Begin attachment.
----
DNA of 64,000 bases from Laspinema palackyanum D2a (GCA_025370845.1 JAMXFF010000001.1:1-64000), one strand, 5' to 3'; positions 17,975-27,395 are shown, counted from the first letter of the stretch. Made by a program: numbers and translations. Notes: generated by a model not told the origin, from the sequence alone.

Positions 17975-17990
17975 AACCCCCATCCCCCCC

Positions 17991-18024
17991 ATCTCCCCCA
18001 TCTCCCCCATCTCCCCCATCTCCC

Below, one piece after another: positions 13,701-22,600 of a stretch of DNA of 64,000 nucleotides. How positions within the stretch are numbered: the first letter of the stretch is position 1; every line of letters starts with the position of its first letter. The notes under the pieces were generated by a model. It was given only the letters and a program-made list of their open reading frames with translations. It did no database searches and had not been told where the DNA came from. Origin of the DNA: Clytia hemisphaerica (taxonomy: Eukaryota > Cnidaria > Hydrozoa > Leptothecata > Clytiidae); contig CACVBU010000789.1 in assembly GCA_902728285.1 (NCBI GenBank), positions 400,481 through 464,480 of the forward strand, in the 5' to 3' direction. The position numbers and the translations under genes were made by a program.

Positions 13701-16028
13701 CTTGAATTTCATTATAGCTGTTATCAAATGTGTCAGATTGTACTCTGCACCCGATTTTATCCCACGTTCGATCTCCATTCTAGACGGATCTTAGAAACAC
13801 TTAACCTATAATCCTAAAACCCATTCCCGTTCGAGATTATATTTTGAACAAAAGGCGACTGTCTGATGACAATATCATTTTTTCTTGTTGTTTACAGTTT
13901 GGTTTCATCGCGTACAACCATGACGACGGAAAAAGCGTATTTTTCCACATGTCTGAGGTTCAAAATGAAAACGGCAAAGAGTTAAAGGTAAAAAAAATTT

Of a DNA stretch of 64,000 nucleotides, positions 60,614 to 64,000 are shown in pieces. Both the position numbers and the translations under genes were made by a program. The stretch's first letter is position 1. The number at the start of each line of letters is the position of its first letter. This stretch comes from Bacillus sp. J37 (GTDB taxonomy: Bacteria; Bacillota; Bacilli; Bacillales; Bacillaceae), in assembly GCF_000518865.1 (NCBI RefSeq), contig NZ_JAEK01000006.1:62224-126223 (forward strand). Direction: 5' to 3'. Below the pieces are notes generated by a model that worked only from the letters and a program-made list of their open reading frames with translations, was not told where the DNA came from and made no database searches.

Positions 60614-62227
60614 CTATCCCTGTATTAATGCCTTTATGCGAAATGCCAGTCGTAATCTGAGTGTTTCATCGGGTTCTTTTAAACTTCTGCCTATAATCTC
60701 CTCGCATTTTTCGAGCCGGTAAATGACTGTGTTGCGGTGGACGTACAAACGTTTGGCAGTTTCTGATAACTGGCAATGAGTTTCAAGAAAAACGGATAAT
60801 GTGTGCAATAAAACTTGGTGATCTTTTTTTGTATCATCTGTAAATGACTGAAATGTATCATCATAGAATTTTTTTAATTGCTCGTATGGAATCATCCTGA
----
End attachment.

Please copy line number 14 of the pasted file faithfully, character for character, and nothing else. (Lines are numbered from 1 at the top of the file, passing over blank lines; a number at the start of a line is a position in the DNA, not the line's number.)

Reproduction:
60614 CTATCCCTGTATTAATGCCTTTATGCGAAATGCCAGTCGTAATCTGAGTGTTTCATCGGGTTCTTTTAAACTTCTGCCTATAATCTC